It took me a while to figure out they were extracting dreams in general, not just the viral nightmares, as they extracted the sleep.
There was a comment toward the end of “Field Trip” (page 73 in my edition) where Trish talks about dreaming “in tandem with dozens of other moviegoers.”
The Night World seemed particularly dreamlike, even before they drank the concoctions designed to wake them up or put them to sleep.
Some of Russell’s language in general felt dreamlike, even in settings that weren’t overtly oriented toward dreams. (More on that in my question about language.)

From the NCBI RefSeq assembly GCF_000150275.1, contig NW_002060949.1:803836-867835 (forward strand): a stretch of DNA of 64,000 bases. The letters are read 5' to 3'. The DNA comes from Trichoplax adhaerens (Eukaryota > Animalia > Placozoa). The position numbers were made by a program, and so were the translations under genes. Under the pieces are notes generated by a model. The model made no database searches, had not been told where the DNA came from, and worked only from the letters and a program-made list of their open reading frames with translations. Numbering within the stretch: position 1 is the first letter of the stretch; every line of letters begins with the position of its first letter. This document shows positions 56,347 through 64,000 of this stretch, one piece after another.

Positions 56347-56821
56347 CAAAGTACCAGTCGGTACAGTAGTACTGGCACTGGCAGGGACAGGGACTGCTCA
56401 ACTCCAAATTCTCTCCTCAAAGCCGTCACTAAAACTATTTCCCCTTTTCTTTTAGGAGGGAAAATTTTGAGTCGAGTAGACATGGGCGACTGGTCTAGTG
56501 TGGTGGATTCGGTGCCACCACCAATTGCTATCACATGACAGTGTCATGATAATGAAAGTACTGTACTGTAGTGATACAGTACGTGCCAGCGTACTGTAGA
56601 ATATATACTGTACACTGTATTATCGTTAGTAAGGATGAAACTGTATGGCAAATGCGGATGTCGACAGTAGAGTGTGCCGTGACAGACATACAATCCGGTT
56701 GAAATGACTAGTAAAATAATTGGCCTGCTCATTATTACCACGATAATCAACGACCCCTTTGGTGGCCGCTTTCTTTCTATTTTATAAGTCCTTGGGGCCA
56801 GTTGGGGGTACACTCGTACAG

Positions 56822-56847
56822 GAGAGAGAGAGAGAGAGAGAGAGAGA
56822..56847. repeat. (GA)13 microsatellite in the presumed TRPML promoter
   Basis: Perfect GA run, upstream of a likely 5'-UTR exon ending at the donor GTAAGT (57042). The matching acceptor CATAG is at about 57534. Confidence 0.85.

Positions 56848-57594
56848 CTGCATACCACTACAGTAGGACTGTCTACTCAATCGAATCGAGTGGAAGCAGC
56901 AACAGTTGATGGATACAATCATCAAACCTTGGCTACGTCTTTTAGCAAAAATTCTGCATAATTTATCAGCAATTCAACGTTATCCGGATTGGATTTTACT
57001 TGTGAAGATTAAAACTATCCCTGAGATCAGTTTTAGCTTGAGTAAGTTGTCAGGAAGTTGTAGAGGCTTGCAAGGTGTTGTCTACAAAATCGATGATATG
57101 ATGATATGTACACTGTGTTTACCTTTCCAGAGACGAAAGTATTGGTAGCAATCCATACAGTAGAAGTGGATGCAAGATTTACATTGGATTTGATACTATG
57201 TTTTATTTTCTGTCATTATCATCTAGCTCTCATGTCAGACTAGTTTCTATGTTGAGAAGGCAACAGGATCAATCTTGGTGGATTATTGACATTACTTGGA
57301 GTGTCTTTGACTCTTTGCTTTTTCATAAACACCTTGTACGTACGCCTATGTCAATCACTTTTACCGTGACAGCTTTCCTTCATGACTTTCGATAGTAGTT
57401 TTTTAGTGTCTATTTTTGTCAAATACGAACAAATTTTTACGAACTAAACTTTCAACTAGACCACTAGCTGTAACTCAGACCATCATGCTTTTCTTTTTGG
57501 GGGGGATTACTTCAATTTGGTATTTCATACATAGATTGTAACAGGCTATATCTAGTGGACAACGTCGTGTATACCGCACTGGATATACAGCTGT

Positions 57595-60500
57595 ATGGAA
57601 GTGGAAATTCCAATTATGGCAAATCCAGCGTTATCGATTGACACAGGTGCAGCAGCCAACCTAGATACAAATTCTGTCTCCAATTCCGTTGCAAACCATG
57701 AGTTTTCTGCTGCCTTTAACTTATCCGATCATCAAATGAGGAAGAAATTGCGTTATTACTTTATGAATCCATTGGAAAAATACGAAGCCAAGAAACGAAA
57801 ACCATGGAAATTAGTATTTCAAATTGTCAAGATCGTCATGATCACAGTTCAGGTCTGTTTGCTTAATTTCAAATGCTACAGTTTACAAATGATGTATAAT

The end of the book is about seeing yourself wake up and characterizes that as a viral nightmare.
How are we dreaming in tandem in the real world? What does she want us to wake up to? Is seeing yourself wake up a nightmare? When an individual wakes up, does it disrupt the communal dream, thus setting off a viral nightmare?
What is it about dreams in this book?